Comparing the Old English and Old Norse syntax of hypotactic structures

Isabella Buniyatova (Kiev National Linguistic University)

In the past decades study of the Old Germanic complex sentence has largely been focused on the word order patterns, the issues under consideration being the history of basic word order patterns, the verb-final rule in subordinate clauses, extension of the SVO-order of the main clause to dependent clauses, brace-construction, etc. Conflicting views on the subordination and word order change in English together with their thorough analysis were presented in Stockwell, Minkova 1991, Traugott 1996 et al. In recent typological studies, like Graeme Davis 2006, it is emphasized that "the similar word order of Old English and Old Icelandic lead us to stress similarities between the two languages" well known for their common lexis and very similar morphology.

This paper deals with the peculiarities of the hypotaxis arrangement in Old English and Old Norse supported by the relevant data from literary monuments. My objective is to prove that the named languages belong to the two typologically different areas due to their complex sentence specifics, i.e. West Germanic and Gothic Scandinavian respectively. WG continuum exhibits an advanced stage of development relative to the Old Norse one. The latter is confirmed by a set of WG hypotaxis surface markers:

1. conjunctions;

2. contrast between the V-2 of the main clause and the V-final of the dependent one, brace construction as WG-specific phenomenon;

3. dependent verb is subjunctive.

The inconsistent appearance the named marker was due to the transition period specifics (from asyndetic hypotaxis and coordination to grammaticalized hypotaxis). The structural markers paradigm included particles, pronouns, adverbs (copy correlatives), complementizers of the Indo-European and Germanic origin. The majority of these units had contaminated semantics, their functions were unlimited.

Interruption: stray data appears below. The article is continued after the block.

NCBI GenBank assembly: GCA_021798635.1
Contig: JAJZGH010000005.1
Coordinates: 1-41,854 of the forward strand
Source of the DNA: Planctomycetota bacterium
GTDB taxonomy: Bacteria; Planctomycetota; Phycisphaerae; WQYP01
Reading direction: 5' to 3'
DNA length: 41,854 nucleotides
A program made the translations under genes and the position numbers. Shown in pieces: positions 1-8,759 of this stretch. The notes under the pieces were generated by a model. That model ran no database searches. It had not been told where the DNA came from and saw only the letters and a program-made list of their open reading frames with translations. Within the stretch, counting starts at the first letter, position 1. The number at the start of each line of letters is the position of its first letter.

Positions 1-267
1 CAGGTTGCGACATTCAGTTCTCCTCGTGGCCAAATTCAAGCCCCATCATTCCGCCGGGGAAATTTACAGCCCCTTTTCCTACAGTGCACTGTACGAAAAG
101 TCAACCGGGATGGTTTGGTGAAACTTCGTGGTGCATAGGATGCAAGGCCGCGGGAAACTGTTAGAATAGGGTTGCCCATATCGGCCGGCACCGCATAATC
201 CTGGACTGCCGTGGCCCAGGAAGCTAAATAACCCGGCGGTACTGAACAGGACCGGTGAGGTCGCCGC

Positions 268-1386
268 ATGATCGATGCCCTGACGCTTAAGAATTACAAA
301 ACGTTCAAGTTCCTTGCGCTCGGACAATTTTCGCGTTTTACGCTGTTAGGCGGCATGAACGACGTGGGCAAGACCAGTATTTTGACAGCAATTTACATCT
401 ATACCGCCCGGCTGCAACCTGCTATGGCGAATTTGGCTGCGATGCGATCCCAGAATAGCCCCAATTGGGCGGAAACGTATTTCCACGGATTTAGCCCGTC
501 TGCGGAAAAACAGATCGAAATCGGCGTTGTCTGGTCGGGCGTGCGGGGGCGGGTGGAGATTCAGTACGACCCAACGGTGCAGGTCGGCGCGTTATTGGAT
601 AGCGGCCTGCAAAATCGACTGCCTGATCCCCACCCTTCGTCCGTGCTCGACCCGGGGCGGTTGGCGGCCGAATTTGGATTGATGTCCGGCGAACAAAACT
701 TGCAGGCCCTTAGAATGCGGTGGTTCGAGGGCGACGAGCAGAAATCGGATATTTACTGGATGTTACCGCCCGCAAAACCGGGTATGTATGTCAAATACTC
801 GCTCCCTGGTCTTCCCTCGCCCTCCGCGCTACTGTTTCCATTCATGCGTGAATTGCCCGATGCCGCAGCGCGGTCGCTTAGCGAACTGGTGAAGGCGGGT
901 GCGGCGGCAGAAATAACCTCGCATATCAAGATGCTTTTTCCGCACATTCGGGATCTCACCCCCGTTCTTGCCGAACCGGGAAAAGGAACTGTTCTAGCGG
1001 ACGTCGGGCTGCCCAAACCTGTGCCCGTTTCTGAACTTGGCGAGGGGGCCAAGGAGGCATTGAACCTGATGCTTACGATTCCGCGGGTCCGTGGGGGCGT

Old Norse like Gothic exhibits SVO-order of the main and subordinate clause. The use of subjunctive mood in WG dependent clauses is motivated by the content of the main verb or its structure. Negative complement clauses or other kinds of negative clausal structures are typically subjunctive. Old Norse displays a high share of structurally unmarked hypotaxis, where the relation is inferred from the meaning of the juxtaposed clausal structures.

The use of coordination or unmarked hypotaxis, i.e. a juxtaposition of two or more clauses that share a common subject ( apokoinou ), in parallel with semantically transparent complex sentences is determined as a coexistence of archaisms and innovations in the Old Germanic syntax. The asyndetic hypotaxis of the named type is limited by the WG continuum of languages, mostly OE.

Thus, I would conclude by refuting the aforementioned thesis about the seemingly evident similarity between the Old English and Old Norse syntax.